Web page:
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Column: We have to do much more to increase organ transplant rates

The Seanad has made the correct decision not to annul a Statutory Instrument on organ donation and transplantation – but much improvement is still needed in the area, writes Senator Colm Burke.

Senator Colm Burke

AFTER CONSIDERABLE DISCUSSION on organ donation and transplantation in the Seanad earlier this week, ultimately the correct decision was taken not to annul Statutory Instrument No 325 of 2012 European Union (Quality and Safety of Human Organs Intended for Transplantation), which implements EU Directive 2010/53/EU.

The EU Directive was drafted on the basis of establishing common quality and safety criteria, to cover the entire chain from donation to transplantation, primarily to enhance safety mechanism providing better outcomes for organ donors and recipients.  The Directive will also allow for the safe exchange of organs between Member States.  The requirement on the State and the designate bodies to maintain these quality and safety standards will, following defeat of the motion, remain in force.

During the course of the debate, however, deficiencies in the current infrastructure of organ donation and transplantation were highlighted by all sides.

No progress in increasing level of organ transplants

There has been no real progress in increasing the level of organ transplants over the last ten years.  In 2000, there were 150 people waiting for kidney transplants.  By 2010, the figure had reached over 650, representing a 333 per cent increase in real terms.

The failure to affect any significant increase in organ donation and transplantation rates has created a tremendous strain on hospital budgets and resources, and unacceptable system for patients and their families.  In 2010 the single highest ranked procedure for day patient attendances at acute public hospitals was haemodialysis, accounting for one fifth of all day case attendances.

Each kidney transplantation in addition to giving the recipient the opportunity to live a normal life amounts to a saving of €750,000.00 to the taxpayer during the life time of the recipient.

Every effort must now to move the debate forward in order to address the deficiencies in the system, increase organ donations and transplantations, while optimising outcomes for recipients and living donors.

The need for donor co-ordinators

The HSE is currently working on the assignment of donor co-ordinators. Currently we have five transplant co-ordinators all based in Beaumont hospital in Dublin. In comparison authorities in Northern Ireland, over a five year period, have put in place 27 transplant co-ordinators resulting in an 81 per cent increase in organ donation.

It will be essential that additional staff are recruited to deliver the services; similarly to the stagnation in the number of transplant procedures, there has been no real increase in the number of consultants with the ability to carry out transplants in the past decade.

The Department of Health has recently initiated a public consultation process on the issue of consent to organ donation, inviting interested parties to submit their views on the introduction of an opt-out system. Consent and further issues relating to post-mortems, research and anatomical examination will be addressed in the Human Tissue Bill, the heads of which are currently being drafted by the Department of Health.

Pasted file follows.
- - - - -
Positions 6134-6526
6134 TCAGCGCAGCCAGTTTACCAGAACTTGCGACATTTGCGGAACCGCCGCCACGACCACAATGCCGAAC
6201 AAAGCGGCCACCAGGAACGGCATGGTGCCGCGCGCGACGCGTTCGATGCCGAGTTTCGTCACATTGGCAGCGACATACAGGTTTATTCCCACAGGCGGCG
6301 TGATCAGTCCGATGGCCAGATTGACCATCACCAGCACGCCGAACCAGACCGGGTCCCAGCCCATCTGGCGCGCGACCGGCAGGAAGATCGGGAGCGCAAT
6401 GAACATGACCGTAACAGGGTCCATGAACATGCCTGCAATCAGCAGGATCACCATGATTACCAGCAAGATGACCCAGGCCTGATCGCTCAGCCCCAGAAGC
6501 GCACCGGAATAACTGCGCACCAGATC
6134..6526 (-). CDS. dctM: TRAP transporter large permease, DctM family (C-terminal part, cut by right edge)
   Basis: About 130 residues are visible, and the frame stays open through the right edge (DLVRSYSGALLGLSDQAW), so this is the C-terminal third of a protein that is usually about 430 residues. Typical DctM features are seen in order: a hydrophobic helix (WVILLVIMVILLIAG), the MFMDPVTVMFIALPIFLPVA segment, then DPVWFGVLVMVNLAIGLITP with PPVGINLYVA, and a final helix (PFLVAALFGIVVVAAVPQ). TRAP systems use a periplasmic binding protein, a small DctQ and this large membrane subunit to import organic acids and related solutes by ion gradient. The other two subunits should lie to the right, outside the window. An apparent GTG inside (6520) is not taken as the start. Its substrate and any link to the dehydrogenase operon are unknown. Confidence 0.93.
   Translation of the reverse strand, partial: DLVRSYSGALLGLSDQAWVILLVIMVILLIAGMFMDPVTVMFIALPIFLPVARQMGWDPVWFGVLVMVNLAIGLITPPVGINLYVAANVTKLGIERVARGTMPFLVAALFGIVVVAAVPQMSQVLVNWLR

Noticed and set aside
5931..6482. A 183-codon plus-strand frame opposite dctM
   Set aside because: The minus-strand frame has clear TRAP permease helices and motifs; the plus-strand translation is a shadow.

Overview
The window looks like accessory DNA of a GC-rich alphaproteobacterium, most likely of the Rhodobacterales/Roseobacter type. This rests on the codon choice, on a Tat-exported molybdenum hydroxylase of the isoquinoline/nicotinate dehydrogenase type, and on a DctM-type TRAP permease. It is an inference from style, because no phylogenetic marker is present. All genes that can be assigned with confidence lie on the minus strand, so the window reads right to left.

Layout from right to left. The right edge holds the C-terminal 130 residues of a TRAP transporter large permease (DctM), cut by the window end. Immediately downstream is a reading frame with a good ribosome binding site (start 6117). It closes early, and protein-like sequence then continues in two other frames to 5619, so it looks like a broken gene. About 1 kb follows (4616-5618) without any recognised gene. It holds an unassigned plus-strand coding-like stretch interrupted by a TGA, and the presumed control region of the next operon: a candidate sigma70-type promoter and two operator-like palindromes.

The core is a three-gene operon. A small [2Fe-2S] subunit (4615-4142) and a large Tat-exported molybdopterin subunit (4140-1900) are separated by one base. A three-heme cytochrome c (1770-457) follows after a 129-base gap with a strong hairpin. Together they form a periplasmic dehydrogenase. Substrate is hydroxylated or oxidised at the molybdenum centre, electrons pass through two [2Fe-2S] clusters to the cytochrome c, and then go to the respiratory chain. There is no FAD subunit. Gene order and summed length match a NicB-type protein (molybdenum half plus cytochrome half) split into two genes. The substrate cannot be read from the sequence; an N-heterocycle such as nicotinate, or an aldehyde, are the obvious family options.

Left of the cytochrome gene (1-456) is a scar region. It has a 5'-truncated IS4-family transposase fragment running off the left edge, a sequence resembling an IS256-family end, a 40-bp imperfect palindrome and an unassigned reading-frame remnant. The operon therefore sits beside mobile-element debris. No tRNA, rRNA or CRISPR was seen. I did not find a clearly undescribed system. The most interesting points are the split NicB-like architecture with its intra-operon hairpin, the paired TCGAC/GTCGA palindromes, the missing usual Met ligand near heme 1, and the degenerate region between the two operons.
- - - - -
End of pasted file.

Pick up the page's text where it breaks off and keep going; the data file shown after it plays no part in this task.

A comprehensive awareness campaign is required

In drafting this legislation the Department of Health has committed to engaging with patient representative organisations like the Irish Donor Network, clinicians and other interested parties to inform the legislative process.

The Department of Health has on several occasions emphasised its desire to make organ donation the norm, so as to increase the number of organs available for transplantation.

Coupled with infrastructure and service improvements, rates of donation must be encouraged for living and deceased donors. We need to put in place a comprehensive awareness campaign and adopt the same approach as that of the Road Safety Authority where a high profile person was used to sell the importance of road safety.

Former Derry star and well-known GAA pundit Joe Brolly has, in a very short period of time, already raised the importance of organ donation. It is a person of that calibre that is required in order to create the awareness of the importance of being an organ donor.

Expenses incurred by living donors

In addition a procedure must be established to discharge the out of pocket expenses incurred by living donors. I have no doubt that this is not a priority in considering donation but it is practical mechanism of supporting those who have made that commitment.  In the UK the sum of £5,000 sterling is paid in order to cover loss of earnings, travel and miscellaneous expenses.

While the recall of the Seanad focused the debate on organ donation and transplantation, and highlighted failures in the current infrastructure, annulment of the EU Directive, particularly the failure on the part of the opposition to present an alternative, would have done nothing to achieve a better outcome.

In remaining part of the common framework mechanism established by the EU Directive, and working to address the deficiencies in the current infrastructure, there is a huge potential to increase organ availability and an opportunity to share experience and expertise amongst Member States.

Senator Colm Burke is the Fine Gael Spokesperson on Health

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Senator Colm Burke

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